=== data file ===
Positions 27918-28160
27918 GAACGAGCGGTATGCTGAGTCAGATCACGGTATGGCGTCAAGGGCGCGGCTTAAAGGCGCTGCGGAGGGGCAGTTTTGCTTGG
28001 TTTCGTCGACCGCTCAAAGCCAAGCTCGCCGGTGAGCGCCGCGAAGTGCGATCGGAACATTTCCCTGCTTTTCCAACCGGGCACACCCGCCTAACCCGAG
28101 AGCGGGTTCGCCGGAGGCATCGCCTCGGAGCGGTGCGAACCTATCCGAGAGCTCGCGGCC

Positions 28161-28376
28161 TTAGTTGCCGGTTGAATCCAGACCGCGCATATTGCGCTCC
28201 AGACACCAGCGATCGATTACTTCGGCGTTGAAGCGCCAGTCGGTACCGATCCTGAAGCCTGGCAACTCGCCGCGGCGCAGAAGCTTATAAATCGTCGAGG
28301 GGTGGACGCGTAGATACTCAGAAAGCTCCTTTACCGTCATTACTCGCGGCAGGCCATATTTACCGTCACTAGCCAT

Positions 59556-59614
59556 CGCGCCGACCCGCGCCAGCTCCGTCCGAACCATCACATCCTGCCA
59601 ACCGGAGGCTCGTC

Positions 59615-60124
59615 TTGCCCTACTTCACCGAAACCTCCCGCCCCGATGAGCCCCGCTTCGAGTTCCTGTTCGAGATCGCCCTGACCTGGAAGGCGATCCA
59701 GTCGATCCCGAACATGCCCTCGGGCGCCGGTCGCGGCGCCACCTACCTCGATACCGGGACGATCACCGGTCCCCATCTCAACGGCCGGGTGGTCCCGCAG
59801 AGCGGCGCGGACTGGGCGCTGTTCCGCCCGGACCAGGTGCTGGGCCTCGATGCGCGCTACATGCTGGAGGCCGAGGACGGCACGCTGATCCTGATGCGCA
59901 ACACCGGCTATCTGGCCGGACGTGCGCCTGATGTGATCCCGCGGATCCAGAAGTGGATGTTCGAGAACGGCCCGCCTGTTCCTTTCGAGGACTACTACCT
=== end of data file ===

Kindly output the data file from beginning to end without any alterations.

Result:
Positions 27918-28160
27918 GAACGAGCGGTATGCTGAGTCAGATCACGGTATGGCGTCAAGGGCGCGGCTTAAAGGCGCTGCGGAGGGGCAGTTTTGCTTGG
28001 TTTCGTCGACCGCTCAAAGCCAAGCTCGCCGGTGAGCGCCGCGAAGTGCGATCGGAACATTTCCCTGCTTTTCCAACCGGGCACACCCGCCTAACCCGAG
28101 AGCGGGTTCGCCGGAGGCATCGCCTCGGAGCGGTGCGAACCTATCCGAGAGCTCGCGGCC

Positions 28161-28376
28161 TTAGTTGCCGGTTGAATCCAGACCGCGCATATTGCGCTCC
28201 AGACACCAGCGATCGATTACTTCGGCGTTGAAGCGCCAGTCGGTACCGATCCTGAAGCCTGGCAACTCGCCGCGGCGCAGAAGCTTATAAATCGTCGAGG
28301 GGTGGACGCGTAGATACTCAGAAAGCTCCTTTACCGTCATTACTCGCGGCAGGCCATATTTACCGTCACTAGCCAT

Positions 59556-59614
59556 CGCGCCGACCCGCGCCAGCTCCGTCCGAACCATCACATCCTGCCA
59601 ACCGGAGGCTCGTC

Positions 59615-60124
59615 TTGCCCTACTTCACCGAAACCTCCCGCCCCGATGAGCCCCGCTTCGAGTTCCTGTTCGAGATCGCCCTGACCTGGAAGGCGATCCA
59701 GTCGATCCCGAACATGCCCTCGGGCGCCGGTCGCGGCGCCACCTACCTCGATACCGGGACGATCACCGGTCCCCATCTCAACGGCCGGGTGGTCCCGCAG
59801 AGCGGCGCGGACTGGGCGCTGTTCCGCCCGGACCAGGTGCTGGGCCTCGATGCGCGCTACATGCTGGAGGCCGAGGACGGCACGCTGATCCTGATGCGCA
59901 ACACCGGCTATCTGGCCGGACGTGCGCCTGATGTGATCCCGCGGATCCAGAAGTGGATGTTCGAGAACGGCCCGCCTGTTCCTTTCGAGGACTACTACCT